TORONTO – Zach Parise is wearing the sign of frustration on his face, but he’s also trying to keep his head up, too.
After scoring in consecutive games on the Wild’s last homestand, the veteran left wing hasn’t had a point in the first four games of a five-game trip that finally ends Wednesday night against the Maple Leafs.
But, after coach Bruce Boudreau flipped Parise and Nino Niederreiter on their lines Sunday in Edmonton, Parise had four Grade A opportunities. The forward with a history of scoring hopes it’s a sign of things to come.
“That’s what you look for, trying to get good looks, a lot of good chances,” Parise said. “Unfortunately, they didn’t go in, but there were some good scoring chances.”
He hit a post, was denied on two breakaways (one when the puck was poke-checked off his stick in overtime) and he hit a defender on an open net after a delayed penalty.
Parise, who entered this season with 105 goals in 259 games with the Wild, has four goals and five assists in 17 games this season. He has 52 shots (3.1 per game) and a .076 shooting percentage.
Asked how tough it has been to not score at his usual pace, he said: “It’s been frustrating. But that’s the way it goes. You just keep working. You get through it, you keep shooting the puck. It’s just different.
“Had I scored last game, you feel great and everything changes. Unfortunately you don’t on those good chances, and it is frustrating not getting rewarded when you work hard and do the right things. It evens out. You have to get through these times when it just feels like it doesn’t want to go in and you feel like nothing’s going right. It’s one of those times in the year where you get through it, look forward and hopefully in a little while it’s a memory, and that’s it.”
After Friday’s loss in Calgary, Boudreau said he wasn’t happy with Parise’s skating, saying he looked sluggish and methodical. Parise blocked three shots in that game, and after one he struggled to his feet.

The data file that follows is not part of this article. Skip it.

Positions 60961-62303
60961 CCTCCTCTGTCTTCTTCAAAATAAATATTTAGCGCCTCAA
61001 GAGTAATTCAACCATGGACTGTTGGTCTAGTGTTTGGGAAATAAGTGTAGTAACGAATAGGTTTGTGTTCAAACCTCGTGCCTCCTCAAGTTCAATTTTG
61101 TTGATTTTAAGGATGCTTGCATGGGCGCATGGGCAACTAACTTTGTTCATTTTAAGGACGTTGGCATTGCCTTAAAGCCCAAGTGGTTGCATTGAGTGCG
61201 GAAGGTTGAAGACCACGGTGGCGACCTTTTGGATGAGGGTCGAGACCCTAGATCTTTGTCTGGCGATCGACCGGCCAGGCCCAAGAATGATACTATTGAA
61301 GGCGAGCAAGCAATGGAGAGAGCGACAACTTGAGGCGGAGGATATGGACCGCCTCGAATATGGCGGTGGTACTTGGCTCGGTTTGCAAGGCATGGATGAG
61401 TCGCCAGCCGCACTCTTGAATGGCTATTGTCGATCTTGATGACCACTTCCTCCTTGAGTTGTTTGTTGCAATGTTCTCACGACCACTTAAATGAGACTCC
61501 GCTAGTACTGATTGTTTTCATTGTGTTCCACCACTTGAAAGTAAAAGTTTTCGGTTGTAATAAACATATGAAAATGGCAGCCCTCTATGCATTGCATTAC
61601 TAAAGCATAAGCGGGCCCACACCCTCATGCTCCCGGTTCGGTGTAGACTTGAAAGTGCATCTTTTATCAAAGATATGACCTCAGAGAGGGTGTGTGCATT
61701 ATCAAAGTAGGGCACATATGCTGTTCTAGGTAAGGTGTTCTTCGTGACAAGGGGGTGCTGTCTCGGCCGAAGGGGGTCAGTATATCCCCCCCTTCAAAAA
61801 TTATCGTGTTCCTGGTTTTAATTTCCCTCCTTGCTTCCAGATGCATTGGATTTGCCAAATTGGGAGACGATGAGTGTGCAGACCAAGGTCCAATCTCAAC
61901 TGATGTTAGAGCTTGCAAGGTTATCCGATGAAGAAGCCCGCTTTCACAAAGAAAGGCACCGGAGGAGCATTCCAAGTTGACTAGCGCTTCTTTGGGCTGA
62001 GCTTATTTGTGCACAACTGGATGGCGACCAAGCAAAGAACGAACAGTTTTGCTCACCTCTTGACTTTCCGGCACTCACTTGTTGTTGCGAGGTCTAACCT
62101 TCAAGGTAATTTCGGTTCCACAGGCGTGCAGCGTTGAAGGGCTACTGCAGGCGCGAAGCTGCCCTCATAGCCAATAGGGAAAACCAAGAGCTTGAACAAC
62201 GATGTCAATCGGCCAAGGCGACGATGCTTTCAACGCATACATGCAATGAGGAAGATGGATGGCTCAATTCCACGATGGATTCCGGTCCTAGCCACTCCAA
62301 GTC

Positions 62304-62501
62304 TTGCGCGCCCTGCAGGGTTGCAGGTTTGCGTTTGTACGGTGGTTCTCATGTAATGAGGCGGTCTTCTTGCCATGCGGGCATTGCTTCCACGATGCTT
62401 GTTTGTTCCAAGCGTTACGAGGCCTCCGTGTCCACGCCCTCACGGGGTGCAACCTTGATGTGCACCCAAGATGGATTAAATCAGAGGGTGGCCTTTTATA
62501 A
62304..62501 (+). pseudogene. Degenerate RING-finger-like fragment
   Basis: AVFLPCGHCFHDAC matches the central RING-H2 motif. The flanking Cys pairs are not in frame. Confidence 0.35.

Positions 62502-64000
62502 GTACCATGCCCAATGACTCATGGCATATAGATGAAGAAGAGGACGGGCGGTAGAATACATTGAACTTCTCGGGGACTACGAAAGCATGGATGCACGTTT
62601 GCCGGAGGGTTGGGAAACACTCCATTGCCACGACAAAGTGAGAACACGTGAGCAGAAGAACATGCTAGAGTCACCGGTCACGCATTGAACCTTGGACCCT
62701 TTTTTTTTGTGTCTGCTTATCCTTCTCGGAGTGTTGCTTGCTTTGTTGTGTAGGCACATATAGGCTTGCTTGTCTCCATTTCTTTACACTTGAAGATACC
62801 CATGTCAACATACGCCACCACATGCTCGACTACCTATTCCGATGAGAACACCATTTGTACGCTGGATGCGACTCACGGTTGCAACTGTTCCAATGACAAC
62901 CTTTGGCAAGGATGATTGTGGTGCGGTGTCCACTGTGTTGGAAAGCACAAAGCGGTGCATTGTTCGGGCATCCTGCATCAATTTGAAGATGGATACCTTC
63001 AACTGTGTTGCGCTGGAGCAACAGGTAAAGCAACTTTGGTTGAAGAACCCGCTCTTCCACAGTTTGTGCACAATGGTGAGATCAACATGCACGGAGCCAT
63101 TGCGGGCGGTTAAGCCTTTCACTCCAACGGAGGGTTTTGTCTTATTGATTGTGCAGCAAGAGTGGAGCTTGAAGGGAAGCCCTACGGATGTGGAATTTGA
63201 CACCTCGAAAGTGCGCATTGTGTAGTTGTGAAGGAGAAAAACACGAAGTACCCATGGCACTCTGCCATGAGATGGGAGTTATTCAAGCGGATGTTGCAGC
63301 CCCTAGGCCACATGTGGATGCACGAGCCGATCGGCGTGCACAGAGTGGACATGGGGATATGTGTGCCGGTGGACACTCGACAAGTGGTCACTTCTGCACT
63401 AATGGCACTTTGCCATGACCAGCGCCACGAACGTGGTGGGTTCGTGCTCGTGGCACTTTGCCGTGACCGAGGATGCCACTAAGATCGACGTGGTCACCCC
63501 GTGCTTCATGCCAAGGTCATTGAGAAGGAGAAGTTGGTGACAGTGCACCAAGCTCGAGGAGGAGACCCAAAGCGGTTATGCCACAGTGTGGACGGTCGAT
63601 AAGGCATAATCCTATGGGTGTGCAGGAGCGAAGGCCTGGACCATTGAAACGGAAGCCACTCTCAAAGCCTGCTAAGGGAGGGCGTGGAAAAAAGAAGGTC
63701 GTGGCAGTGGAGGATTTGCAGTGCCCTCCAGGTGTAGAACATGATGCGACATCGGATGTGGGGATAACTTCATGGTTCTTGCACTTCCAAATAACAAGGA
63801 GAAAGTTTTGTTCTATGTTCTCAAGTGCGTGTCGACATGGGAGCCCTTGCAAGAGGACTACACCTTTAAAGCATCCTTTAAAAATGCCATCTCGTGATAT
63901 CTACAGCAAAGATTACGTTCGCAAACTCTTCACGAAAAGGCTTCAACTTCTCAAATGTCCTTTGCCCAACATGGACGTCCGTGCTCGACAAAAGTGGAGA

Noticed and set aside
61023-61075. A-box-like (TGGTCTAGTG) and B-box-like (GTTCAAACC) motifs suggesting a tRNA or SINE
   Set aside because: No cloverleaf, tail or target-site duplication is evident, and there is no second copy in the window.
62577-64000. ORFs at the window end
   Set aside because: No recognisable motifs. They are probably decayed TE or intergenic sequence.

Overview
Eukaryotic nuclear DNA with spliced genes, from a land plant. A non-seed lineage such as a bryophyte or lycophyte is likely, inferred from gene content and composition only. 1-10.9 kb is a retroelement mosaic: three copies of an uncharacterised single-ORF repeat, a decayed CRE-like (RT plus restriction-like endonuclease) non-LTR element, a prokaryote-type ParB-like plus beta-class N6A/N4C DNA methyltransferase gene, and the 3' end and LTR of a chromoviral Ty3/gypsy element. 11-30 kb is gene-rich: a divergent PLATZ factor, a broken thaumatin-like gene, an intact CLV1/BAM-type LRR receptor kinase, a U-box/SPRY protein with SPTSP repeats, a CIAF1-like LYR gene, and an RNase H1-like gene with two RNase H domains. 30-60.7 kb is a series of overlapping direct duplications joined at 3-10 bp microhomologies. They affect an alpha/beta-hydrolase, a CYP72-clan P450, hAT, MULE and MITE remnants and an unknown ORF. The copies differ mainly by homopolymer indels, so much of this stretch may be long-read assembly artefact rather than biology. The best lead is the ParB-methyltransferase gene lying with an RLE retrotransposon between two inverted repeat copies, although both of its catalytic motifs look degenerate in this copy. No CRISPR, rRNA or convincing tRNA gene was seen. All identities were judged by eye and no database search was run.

But Parise insists he’s healthy despite missing the playoffs last season because of a herniated disk and six games last month because of a leg injury.
As for Boudreau saying he wasn’t skating well, Parise laughed and said, “He changed his mind after he watched the tape. That’s what I heard, I don’t know.”
Regardless, Boudreau liked what he saw with Parise on the left side of Erik Haula and Jason Pominville in Edmonton, which is why Niederreiter will stick with Eric Staal and Charlie Coyle to at least start Wednesday’s game.
Boudreau believes the number of chances Parise had is a positive sign toward an eventual breakout.
“My dad used to tell me that every time I played: ‘Are you getting chances? How many shots on goal did you get?’ ” Boudreau said. “That was his criteria as to whether things were going to start to go good for you or you better get your butt in gear.”
The Wild has beaten Toronto six consecutive times, but Boudreau wants no letdown Wednesday against a Maple Leafs team that has been high-powered at home (six goals in three of its past four home wins).
Boudreau’s Ducks and Capitals teams were 4-5-3 all-time in Toronto, 0-3-1 in their past four (outscored 23-10 with a .781 save percentage).
“I have enough trouble winning in Toronto when I come, so I hope we’re ready to play,” the coach said. “We’re coming off a pretty good win in Edmonton, and we’d like to continue this because then we’ll have a good stretch at home.”
In Tuesday’s practice, defenseman Matt Dumba (one goal, two assists on the power play and a penchant for turnovers) was removed from the power play and Pominville replaced him at the point of the second unit.
The Wild is 0-for-9 on the road trip on power plays.
“We’ve got to try something. It’s been going in fits and starts,” Boudreau said. “Hopefully we get two one game and it’ll jump-start us again.”